Key to standing out in the industry is a unique operational approach, Light says. “One of the draws of landfill RNG facilities is the predictability. With significant in-house gas processing expertise, we are uniquely positioned. The ability to make small tweaks to the process has the potential for a big impact and more output. This is a differentiator in the marketplace and ensures the best possible outcomes over time.”

Archaea Energy’s in-house experience Light refers to includes unique knowledge of gas separation and nitrogen rejection, which is highly beneficial in both new construction, and repair and optimization of an existing RNG plant.

Another strategy decision for operational efficiency is a standard RNG project design, also known as the Archaea V1 design. “Standardizing project size and design decreases the overall risk, requires less reliance on vendors, allows for faster and more cost-effective plant construction, maximizes methane gas recovery across locations and builds flexibility into the process, both during the building phase and when operational,” Light says.

Finally, a commercial strategy that prioritizes selling RNG under long-term, fixed-price contracts to creditworthy partners provides predictability of cash flow, removes variability and decreases the emphasis on selling into the marketplace, which can be volatile (as energy demands increase, consumer costs rise, and inflation adds to an already complex situation). “This benefits customers who use natural gas within their existing infrastructure, such as utilities, corporations, universities and other commercial entities that want to prioritize decarbonization, replacing fossil fuels with RNG,” Light says. “Additionally, long-term contracts provide cash flow stability and funds reinvestment for more growth and innovation.”

On the Horizon
With a backlog of 35 projects, Archaea Energy is leveraging its technology and assets to grow and evolve. Focused on increasing the production and availability of RNG, a key benefit of the recent merger and going public is the funding that followed, according to Light. “Adequate funding further eliminates the risk and allows Archaea to focus on execution and following through on customer promises.” 

As for strategic priorities moving forward, Light says they are as follows:

Upgrades to existing facilities. “Archaea Energy currently has 11 operational facilities and seeks to get even more production from each,” she says. This includes everything from changing out equipment for greater efficiency to building a new plant to replace dated infrastructure.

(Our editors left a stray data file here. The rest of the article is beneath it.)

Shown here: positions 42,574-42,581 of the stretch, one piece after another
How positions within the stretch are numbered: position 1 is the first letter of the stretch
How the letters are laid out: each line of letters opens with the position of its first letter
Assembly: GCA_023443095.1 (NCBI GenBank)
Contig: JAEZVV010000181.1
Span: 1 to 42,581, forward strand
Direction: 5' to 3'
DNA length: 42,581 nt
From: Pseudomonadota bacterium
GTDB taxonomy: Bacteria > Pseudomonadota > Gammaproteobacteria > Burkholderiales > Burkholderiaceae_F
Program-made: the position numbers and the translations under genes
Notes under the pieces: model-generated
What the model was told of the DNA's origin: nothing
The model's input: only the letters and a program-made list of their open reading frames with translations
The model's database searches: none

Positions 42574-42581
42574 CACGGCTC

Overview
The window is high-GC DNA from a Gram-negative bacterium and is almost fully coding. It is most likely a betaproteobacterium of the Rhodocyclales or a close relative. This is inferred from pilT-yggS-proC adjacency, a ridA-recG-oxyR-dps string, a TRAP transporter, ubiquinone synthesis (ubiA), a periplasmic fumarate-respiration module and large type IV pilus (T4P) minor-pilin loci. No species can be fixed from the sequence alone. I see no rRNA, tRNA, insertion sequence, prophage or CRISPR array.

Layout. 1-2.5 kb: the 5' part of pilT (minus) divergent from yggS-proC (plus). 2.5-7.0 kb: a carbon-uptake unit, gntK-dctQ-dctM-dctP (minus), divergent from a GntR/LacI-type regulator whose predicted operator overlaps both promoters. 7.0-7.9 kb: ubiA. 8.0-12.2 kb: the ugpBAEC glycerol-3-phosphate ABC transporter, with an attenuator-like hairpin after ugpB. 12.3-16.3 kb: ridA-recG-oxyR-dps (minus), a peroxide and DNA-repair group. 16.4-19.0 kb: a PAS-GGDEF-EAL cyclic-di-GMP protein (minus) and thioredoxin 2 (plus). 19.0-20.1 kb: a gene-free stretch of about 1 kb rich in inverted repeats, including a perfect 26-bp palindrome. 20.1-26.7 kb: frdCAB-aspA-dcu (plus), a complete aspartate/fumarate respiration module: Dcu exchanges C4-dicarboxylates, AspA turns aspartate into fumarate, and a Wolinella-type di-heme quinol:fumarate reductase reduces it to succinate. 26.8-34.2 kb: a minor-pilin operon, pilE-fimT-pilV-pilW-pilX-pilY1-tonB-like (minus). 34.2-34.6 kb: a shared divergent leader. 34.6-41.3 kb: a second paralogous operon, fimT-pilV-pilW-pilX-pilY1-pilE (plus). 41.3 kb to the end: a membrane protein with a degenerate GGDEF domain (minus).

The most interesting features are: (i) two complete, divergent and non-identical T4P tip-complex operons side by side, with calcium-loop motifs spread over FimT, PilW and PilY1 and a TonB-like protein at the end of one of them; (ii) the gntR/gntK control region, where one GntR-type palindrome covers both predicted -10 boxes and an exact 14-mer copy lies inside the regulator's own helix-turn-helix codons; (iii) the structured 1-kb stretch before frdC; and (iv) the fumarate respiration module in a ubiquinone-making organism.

Electric conversions, landfills with electric assets and building new RNG plants. “We see a lot of opportunity for sites with existing electric assets and transitioning the type of production,” Light says. “If a facility is not contracted to make electricity there is an opportunity to improve and grow by building an RNG plant on the site.”

Greenfield opportunities. A significant percentage of U.S. landfills don’t have electric or RNG facilities, and Archaea Energy is actively securing rights for new projects—approximately 40% of the 35 projects in play fall into this category, according to Light.

“As we look to grow, our first focus is development,” Light notes. “Currently, most developers average one to two projects a year, but we want to streamline processes and identify efficiencies to increase to 10, 15 or even 20 projects a year … this means significant investment in people, processes and supply chain to achieve a dramatically different scale than the industry is currently known for. The question is, how quickly can we ramp up?”

The future is brimming with potential, Light adds. Right now, a priority is negotiating for additional gas rights and adding production where there is no production capacity currently. “Greenfield projects and electric conversions are the current focus. Downstream, Archaea Energy could acquire electric assets for conversion to RNG facilities over time, but only if the price is attractive.”

With 11 RNG sites and 17 landfill gas-to-electricity sites, Archaea has the experience to significantly impact the RNG sector and its availability. Operational expertise facilitates strong partnerships with landfill owners and operators, establishing a strong foundation for growth and innovation in an industry that is full of potential and well-positioned for global impact.

Contact: Anna Simet
[email protected]